Mounting international, domestic, and celebrity criticism[9][10][11] of Alberta's underdeveloped green technology infrastructure prompted former Premier Ed Stelmach's government to commit 4 billion CAD to a province-wide green capital projects plan in 2009.[12]

In 2009 Bronconnier and Pembina Institute was awarded at the "UN Climate Change Summit" with the 'Reaching Out to Global Energy Award' for the technical and engineering collaboration with Calgary's 'Greening the Grid program'.[13] city consulted with Pembina for technical advice.[14] Pembina scholars compiled the Options for Reducing GHG Emissions in Calgary[15] to advise the city on how to implement infrastructure projects for environmental protection. The city acted on these recommendations through city-owned company Enmax decided on a series of public works facilities such as the 'Shepard Energy Center', and a 12-turbine wind farm that supplies wind power for Calgary Transit's C-trains, and the District Energy Centre, a heat capture energy plant providing heat and energy for the downtown core.[16] The city publication of the 'Greening the Grid' was entitled 'Calgary Climate Change Action Plan: Target (down arrow) 50' (Target Minus 50)[17]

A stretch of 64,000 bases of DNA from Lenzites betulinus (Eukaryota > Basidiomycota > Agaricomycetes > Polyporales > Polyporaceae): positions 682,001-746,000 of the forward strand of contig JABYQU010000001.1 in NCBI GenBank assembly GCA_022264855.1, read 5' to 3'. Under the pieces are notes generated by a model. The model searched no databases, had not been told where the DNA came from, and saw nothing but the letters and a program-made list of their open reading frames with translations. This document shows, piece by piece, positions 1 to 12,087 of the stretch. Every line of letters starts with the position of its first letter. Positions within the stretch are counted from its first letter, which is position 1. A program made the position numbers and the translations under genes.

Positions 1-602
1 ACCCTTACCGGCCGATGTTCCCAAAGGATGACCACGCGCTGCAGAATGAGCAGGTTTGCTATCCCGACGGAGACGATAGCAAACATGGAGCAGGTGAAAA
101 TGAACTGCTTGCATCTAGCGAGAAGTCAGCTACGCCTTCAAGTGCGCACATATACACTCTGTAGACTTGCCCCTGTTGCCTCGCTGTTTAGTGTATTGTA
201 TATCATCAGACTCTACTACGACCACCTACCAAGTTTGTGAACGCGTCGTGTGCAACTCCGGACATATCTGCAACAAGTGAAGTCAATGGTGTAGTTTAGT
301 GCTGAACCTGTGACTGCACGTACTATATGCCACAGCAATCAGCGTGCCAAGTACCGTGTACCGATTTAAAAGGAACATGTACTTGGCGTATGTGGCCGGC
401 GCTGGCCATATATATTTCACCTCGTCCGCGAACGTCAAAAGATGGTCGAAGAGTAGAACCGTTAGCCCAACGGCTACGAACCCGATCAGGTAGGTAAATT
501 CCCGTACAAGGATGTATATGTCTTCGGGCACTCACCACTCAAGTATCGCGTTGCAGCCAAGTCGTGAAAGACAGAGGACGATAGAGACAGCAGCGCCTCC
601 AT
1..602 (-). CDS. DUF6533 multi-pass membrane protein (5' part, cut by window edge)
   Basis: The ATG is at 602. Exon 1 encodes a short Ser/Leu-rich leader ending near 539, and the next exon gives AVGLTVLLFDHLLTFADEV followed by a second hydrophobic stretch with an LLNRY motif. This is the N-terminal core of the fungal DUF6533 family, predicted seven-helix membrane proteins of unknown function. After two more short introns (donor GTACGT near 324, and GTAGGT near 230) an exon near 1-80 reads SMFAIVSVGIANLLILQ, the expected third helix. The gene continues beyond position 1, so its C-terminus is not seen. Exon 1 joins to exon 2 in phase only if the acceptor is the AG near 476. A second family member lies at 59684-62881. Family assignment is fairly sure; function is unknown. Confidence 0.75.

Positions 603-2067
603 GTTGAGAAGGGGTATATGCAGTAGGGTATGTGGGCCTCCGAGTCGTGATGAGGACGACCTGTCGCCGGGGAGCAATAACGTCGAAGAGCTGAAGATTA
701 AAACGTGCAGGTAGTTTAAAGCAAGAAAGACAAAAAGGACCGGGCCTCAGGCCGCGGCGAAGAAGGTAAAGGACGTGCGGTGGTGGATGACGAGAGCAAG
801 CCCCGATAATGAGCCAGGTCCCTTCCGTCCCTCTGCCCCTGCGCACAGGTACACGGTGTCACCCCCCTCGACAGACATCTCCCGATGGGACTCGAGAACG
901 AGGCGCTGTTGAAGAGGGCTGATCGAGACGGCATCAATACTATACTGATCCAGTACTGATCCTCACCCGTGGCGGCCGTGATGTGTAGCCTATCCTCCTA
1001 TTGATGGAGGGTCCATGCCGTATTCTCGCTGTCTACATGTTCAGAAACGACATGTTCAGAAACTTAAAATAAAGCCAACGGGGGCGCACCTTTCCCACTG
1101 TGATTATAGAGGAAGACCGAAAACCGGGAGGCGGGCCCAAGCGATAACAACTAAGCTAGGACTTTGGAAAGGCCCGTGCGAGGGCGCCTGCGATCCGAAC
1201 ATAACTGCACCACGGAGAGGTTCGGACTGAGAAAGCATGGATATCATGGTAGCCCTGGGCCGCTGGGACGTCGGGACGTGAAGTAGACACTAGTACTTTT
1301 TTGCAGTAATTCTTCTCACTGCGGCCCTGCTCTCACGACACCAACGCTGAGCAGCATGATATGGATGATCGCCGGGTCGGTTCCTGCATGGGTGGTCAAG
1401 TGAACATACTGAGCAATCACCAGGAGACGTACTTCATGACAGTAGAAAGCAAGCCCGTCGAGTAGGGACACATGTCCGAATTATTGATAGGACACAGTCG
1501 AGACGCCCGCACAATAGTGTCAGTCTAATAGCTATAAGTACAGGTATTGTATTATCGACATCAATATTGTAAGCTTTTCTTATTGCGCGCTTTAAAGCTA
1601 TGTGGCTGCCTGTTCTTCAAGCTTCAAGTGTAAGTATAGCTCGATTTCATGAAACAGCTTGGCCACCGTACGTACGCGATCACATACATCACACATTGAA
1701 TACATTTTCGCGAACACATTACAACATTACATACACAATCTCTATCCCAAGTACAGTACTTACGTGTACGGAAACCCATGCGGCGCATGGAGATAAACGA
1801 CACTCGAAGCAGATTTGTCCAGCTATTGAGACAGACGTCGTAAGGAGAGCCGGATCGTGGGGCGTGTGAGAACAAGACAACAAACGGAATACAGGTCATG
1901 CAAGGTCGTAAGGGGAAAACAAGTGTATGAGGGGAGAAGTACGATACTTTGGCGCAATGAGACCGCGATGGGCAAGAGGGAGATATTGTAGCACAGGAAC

The 'Greening the Grid' program's objectives are to empower city facilities by renewable sources by 2012. Calgary Transit's C-trains' electrical needs were partially provided by wind power in 2001, by 2009 the inception year of 'Greening the Grid', the C-train were fully empowered by 'Ride the Wind' a program launched by Enmax and wind power engineers 'Vision Quest Windlectric.[18] committed 250 million CAD on the 'Greening the grid' program.[19]

Key events of mayoralty



  1. ^ a b c "The City of Calgary - Office of the Mayor - About the Mayor". Calgarymayor.ca. Archived from the original on January 16, 2010. Retrieved February 16, 2010.
  2. ^ "Calgary West - Canada Votes". CBC.ca. November 7, 2008. Retrieved February 16, 2010.
  3. ^ "Calgary wasn't built in a day". and "H14". and "H15". Calgary Herald. Calgary, Alberta. September 1, 2005. pp. H13–H15. Retrieved February 11, 2024 – via newspapers.com.
  4. ^ Fong, Petti (October 15, 2007). "Decent wage but no place to live". Toronto Star. thestar.com. Retrieved February 16, 2010.
  5. ^ "Election squeakers shake Calgary council, mayor re-elected". cbc.ca. October 16, 2007. Retrieved February 16, 2010.
  6. ^ Guttormson, Kim (February 24, 2010). "End of an era". and "ERA: 'He got it done during his time'". Calgary Herald. Calgary, Alberta. pp. A1–A3. Retrieved February 11, 2024 – via newspapers.com.